If Mr. Kennedy and Ms. Ryan were lurking in one place for too long, perhaps seeming suspicious to security guards, they would say loudly, “We’re waiting for Sally.”

It was easy for Mr. Kennedy to prove his thesis: that plumes of cigar smoke lead to high levels of particulate matter in the air.

Marriott Hotels announced in July that it was making all of its hotels 100 percent smoke-free, but it has made an exception for the Big Smoke.

Opponents of smoking working with Mr. Kennedy said the exception was a glaring violation of the hotel’s own policy.

“The event is really a flagrant contradiction to their commitment to their guests and employees,” said Louise Vetter, president of the American Lung Association of the City of New York and a spokeswoman for the New York City Coalition for a Smoke-Free City. “The dangers of secondhand smoke are indisputable, and in New York City it is law to protect workers from secondhand smoke. We applauded Marriott, but to have this event in New York City and to create an exception — there’s no exception for public health.”

Under the state law, smoking is banned in most indoor places, including the Marriott ballroom (though there is no legal ban on smoking in guest rooms). But the law allows an exception for tobacco promotional events “where the public is invited for the primary purpose of promoting and sampling tobacco products.”

Cigar bars that were open in the city before Dec. 31, 2002, and can prove that they generated at least 10 percent of their gross income from the sale of tobacco products are also exempt; they can extend their registration each year if they continue to meet those criteria and do not expand or change location.

Kathleen Duffy, a spokeswoman for Marriott Hotels, said the company was honoring a longstanding contract with the publisher of Cigar Aficionado, Marvin R. Shanken, and had been the host of the Big Smoke at the Marriott Marquis for at least 10 years.

“We are not going out and booking smoking events at any of our hotels,” she said. “We did announce we would be smoke-free, but with this client we had an obligation.”

She said “we tripled our efforts” to keep the smoke contained, banning smoking outside the ballroom and increasing the filtration in the room, so that the smoke was funneled outside the hotel through air vents.

Under Environmental Protection Agency guidelines, air with fewer than 15 micrograms per cubic meter is considered good quality; air with more than 251 micrograms per cubic meter is hazardous.

Mr. Kennedy’s preliminary findings showed that the average level of particulate matter in the hotel the day before the event was 8 micrograms per cubic meter, 40 micrograms where he was waiting to get in line for the event and 1,193 micrograms inside the ballroom.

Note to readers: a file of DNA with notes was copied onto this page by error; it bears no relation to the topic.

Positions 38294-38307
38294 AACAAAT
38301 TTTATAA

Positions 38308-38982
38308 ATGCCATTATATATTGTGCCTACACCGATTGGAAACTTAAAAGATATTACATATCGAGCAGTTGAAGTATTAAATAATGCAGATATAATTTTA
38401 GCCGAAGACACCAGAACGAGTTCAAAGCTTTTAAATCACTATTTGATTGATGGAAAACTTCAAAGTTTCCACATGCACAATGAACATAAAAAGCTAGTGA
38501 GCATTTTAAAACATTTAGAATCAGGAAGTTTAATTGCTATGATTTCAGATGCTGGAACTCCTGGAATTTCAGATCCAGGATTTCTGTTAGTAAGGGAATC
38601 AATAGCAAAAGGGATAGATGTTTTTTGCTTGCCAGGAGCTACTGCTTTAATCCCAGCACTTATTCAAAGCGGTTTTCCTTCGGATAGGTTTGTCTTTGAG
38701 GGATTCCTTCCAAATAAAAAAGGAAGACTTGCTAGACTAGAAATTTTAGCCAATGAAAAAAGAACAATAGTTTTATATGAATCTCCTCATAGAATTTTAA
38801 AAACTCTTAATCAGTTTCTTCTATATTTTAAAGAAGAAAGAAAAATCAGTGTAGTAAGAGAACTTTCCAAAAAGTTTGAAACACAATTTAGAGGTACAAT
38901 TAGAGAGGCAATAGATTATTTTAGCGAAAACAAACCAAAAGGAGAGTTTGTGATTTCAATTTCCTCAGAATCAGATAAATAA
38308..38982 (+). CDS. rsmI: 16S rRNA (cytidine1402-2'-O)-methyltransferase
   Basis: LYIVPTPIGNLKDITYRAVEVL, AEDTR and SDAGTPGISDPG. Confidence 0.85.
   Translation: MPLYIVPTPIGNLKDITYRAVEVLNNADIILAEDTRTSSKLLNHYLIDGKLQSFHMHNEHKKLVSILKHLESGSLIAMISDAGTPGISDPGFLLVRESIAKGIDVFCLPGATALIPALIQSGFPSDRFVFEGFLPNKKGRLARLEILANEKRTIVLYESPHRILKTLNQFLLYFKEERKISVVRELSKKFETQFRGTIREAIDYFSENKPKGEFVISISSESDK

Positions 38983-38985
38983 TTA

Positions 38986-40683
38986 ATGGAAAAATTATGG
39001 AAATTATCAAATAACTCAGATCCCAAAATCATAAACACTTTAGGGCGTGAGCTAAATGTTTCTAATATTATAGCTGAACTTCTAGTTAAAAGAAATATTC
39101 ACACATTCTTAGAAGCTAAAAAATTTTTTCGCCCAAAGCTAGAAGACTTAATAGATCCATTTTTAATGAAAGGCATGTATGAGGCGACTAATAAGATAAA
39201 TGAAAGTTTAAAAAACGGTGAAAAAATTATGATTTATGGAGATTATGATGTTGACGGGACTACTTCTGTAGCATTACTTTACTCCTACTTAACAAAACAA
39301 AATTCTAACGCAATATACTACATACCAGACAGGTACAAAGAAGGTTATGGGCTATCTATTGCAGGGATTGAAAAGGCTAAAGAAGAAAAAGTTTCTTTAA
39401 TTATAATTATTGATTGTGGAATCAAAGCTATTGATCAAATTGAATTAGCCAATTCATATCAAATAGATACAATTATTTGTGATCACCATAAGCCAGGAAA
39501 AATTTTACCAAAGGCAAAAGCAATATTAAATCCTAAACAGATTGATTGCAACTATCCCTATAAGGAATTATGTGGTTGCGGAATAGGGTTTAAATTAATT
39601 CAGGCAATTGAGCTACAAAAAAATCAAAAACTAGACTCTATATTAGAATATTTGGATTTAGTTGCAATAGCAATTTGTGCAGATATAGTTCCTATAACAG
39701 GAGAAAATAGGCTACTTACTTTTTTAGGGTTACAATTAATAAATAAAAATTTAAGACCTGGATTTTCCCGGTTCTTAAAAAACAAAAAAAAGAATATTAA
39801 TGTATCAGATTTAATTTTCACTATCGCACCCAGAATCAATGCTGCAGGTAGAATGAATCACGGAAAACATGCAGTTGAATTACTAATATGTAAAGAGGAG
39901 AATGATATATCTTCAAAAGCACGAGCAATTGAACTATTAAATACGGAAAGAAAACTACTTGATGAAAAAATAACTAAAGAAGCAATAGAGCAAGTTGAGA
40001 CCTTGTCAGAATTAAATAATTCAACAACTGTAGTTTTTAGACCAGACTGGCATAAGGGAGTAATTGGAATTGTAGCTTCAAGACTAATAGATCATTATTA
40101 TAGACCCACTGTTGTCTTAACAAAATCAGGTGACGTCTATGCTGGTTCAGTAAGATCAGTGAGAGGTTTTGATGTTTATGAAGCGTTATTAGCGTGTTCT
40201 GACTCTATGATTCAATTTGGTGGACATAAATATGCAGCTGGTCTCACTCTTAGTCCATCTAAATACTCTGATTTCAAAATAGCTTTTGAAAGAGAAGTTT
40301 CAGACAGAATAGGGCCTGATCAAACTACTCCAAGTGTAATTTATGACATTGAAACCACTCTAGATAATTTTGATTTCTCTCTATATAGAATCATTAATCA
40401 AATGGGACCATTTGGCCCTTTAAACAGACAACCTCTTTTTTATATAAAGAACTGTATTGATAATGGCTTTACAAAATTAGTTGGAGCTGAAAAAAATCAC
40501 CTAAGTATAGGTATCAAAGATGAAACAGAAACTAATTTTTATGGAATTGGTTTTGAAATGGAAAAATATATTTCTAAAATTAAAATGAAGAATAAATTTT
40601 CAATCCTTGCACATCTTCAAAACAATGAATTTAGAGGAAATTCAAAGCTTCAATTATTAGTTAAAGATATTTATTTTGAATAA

About 10 p.m., after one last measurement — “Elevators, 9:44!” Mr. Kennedy said to his assistant — he was bloodshot and stinky, but he declared the experiment a success.

Dr. Judith Longstaff Mackay

Published in Time Sunday, Nov. 05, 2006

Judith Mackay
By Liam Fitzpatrick

Dr. Judith Longstaff Mackay is a witty and loquacious Englishwoman, who works as a tobacco-control advocate and senior policy adviser to the World Health Organization (WHO) out of her house in a bucolic Hong Kong suburb. Visitors are shown to a living room that, with its working fireplace and comfortable armchairs, seems to spring from the platonic ideal of a family home. As she pours you a glass of iced water it seems ludicrous to think that a leaked tobacco-industry document once named her as one of the three most dangerous people in the world. Even more absurdly, she has been described by a U.S. smokers’ rights group as “a gibbering Satan.” Mackay loves this sort of thing. She keeps a list of all the insults that smokers and tobacco executives have leveled at her over the years.

The tobacco industry has got it wrong, of course. Mackay isn’t merely one of the three most dangerous people. She’s probably the most dangerous. Just last week, financial-media tycoon and New York City Mayor Michael Bloomberg announced that he will donate $125 million to five tobacco-control groups. The lion’s share is slated to go to the World Lung Foundation, earmarked for programs in developing countries, over half of which are in Asia. As the foundation’s project coordinator, Mackay will determine how that money will be spent. “For many Asian tobacco-control groups, this is the first time they will have had any significant money,” she says. Given what Mackay has achieved with negligible funding to date, it’s tantalizing to imagine what she will do now with real financial clout.

Her biggest triumph so far has been the 2003 Framework Convention on Tobacco Control, drawn up between all 192 member states of the WHO and stipulating restrictions on tobacco ads and public smoking. Mackay was instrumental in persuading states to sign it and in framing its provisions. Prior to this, she spent years advising the governments of China, Hong Kong, Indonesia, Japan, Laos, Malaysia, Thailand, South Korea, Singapore, Taiwan and Vietnam on tobacco-control policies and legislation. A gifted diplomat, she charms her way to the top, exerting influence where it matters most. She’s also unafraid of artful compromise. “If a health minister tells me that he can’t ban tobacco advertising on TV, then I’ll ask them to ban it between 4pm and 8pm, or whatever. They almost always agree.” As cigarette firms know, there is no more dangerous weapon in the fight to save smokers’ lives than the quiet persuasiveness of Judith Mackay.